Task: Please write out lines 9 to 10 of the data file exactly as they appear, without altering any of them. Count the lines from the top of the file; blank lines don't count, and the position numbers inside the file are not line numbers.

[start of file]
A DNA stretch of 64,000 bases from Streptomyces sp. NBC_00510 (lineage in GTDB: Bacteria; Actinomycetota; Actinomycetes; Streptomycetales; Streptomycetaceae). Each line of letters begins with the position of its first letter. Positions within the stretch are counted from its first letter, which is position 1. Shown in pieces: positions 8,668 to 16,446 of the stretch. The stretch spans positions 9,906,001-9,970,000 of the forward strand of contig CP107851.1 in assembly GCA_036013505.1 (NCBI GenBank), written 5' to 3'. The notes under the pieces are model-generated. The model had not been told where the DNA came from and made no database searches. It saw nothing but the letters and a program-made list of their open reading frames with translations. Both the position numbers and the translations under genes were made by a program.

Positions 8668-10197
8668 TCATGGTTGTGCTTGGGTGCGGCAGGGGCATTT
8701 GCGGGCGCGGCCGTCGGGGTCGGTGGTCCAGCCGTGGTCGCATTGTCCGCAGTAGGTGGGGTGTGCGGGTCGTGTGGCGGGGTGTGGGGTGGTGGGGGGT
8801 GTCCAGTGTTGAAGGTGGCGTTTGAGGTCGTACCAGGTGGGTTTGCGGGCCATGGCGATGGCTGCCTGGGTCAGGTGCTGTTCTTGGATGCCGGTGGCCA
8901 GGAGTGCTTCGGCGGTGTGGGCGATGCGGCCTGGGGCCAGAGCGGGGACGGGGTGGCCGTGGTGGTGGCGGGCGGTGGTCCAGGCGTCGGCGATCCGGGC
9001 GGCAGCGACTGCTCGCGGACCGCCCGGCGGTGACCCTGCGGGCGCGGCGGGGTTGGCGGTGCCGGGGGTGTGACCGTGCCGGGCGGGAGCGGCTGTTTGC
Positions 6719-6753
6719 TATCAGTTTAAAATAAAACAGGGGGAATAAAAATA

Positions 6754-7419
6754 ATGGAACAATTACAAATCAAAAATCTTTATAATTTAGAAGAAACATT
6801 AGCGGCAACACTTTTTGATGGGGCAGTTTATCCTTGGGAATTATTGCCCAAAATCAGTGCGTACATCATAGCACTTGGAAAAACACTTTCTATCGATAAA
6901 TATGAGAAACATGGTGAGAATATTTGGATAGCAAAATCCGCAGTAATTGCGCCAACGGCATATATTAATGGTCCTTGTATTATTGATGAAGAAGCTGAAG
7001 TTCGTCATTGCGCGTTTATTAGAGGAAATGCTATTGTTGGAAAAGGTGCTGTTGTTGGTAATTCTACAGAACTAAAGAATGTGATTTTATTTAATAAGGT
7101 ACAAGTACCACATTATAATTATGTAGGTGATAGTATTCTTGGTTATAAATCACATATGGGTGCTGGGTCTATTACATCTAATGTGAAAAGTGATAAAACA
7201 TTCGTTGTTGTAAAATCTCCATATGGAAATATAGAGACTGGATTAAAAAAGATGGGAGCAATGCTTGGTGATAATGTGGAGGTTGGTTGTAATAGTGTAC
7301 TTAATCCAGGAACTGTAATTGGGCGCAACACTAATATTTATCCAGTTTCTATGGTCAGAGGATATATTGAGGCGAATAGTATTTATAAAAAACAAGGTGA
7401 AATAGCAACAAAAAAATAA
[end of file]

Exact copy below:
6719 TATCAGTTTAAAATAAAACAGGGGGAATAAAAATA

Positions 6754-7419